sacred right of self-government,” which latter phrase, though expressive of the only rightful basis of any government, was so perverted in this attempted use of it as to amount to just this: That if any one man choose to enslave another
man shall be allowed to object.
That argument was incorporated into the Nebraska
bill itself, in the language which follows : “It being the true intent and meaning or this act not to legislate every into any Territory or State, nor to exclude it therefrom; but to leave the people thereof perfectly free to form and regulate their domestic institutions in their own way, subject only to the Constitution of the United States
Then opened the roar of loose declamation in favor of “Squatter Sovereignty
,” and “sacred right of self-government.”
“But,” said opposition members, “let us amend the bill so as to expressly declare that the people of the Territory
may exclude slavery.”
“Not we,” said the friends of the measure ; and down they voted the amendment.
While the Nebraska
bill was passing through Congress, a law case
involving the question of a negro's freedom, by reason of his owner having voluntarily taken him first into a free State and then into a Territory covered by the Congressional prohibition, and held him as a slave for a long time in each, was passing through the U. S. Circuit Court for the District of Missouri ; and both Nebraska
bill and law suit, were brought to a decision in the same month of May, 1554.
The negro's name was “Dred Scott
,” which name now designates the decision finally made in the case.
Before the then next Presidential election, the law case came to, and was argued in, the Supreme Court of the United States
; but the decision of it was deferred until after the election.
Still, before the election, Senator Trumbull
, on the floor of the Senate, requested the leading advocate of the Nebraska
bill to state his opinion
whether the people of a Territory can constitutionally exclude slavery from their limits ; and the latter answers : “That is. A question for the Supreme Court.”
The election came.
was elected, and the indorsement, such as it was, secured.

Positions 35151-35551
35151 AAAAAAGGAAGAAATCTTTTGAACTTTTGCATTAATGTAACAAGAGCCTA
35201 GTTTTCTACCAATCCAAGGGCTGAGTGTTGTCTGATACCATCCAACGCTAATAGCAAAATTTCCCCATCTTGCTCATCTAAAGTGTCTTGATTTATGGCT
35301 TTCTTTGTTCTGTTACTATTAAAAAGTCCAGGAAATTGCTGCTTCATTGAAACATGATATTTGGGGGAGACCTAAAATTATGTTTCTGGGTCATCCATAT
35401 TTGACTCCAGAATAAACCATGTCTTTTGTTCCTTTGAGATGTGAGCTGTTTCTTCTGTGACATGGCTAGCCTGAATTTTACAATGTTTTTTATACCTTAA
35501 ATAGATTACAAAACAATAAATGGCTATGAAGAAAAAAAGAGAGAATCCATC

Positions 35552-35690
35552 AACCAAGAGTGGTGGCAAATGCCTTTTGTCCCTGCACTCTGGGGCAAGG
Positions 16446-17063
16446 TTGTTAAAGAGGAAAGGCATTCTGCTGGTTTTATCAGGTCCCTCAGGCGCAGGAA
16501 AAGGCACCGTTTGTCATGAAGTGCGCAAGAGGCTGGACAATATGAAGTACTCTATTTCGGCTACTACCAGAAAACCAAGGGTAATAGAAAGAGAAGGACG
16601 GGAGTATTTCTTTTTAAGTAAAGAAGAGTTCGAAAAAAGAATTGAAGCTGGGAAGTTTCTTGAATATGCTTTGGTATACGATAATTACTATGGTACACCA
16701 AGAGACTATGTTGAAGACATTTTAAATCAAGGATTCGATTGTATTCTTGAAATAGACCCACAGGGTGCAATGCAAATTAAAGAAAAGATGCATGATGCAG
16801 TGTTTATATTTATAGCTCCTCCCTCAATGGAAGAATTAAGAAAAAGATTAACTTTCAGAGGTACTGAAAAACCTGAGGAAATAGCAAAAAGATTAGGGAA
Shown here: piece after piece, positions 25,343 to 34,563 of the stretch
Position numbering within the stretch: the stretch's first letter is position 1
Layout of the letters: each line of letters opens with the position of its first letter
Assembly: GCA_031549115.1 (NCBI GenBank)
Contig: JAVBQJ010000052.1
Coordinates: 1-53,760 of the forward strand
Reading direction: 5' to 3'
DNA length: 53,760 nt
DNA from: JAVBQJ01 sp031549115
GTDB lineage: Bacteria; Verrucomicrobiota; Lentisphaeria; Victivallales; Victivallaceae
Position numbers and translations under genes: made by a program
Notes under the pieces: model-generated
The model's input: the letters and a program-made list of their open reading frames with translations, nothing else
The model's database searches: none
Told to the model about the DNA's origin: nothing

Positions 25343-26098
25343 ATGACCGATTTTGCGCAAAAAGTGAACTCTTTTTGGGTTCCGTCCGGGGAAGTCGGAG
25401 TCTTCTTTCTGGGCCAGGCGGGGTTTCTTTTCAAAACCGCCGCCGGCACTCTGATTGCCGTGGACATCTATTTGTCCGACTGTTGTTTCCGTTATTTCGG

That was the second point gained.
The indorsement, however, fell short of a clear popular majority by nearly four hundred thousand votes, and so, perhaps, was not overwhelmingly reliable and satisfactory.
The outgoing President
, in his last annual message, as impressively as possible echoed back upon the people the weight and authority of the indorsement.
The Supreme Court met again ; did not announce their decision, but ordered a re-argument.
The Presidential inauguration came, and still no decision of the court ; but the incoming President
in his inaugural address, fervently exhorted the people to abide by the forthcoming decision, whatever it might be. Then, in a few days, came the decision.
The reputed author of the Nebraska
bill finds an early occasion to make a speech at this capital indorsing the Dred Scott
decision, and vehemently denouncing all opposition to it. The new President
, too, seizes the early occasion of the Silliman letter to indorse and strongly construe that decision, and to express his astonishment that any different view had ever been entertained!
At length a squabble springs up between the President
and the author of the Nebraska
bill, on the mere question of fact
, whether the Lecompton Constitution
was or was not, in any just sense, made by the people of Kansas
; and in that quarrel the latter declares that all he wants is a fair vote for the people, and that he cares not whether slavery be voted down
or voted up
. I do not understand his declaration that he cares not whether slavery be voted down or voted up, to be intended by him other than as an apt definition of the policy he would impress upon the public mind — the principle for which he declares he has suffered so much, and, is ready to suffer to the end. And well may he cling to that principle.
If he has any parental feeling, well may he cling to it. That principle is the only shred left of his original Nebraska
Under the Dred Scott
decision “squatter sovereignty” squatted out of existence, tumbled down like temporary scaffolding-like the mould at the foundry served through one blast and fell back into loose sand-helped to carry an election, and then was kicked to the winds.
His late joint struggle with the Republicans, against the Lecompton Constitution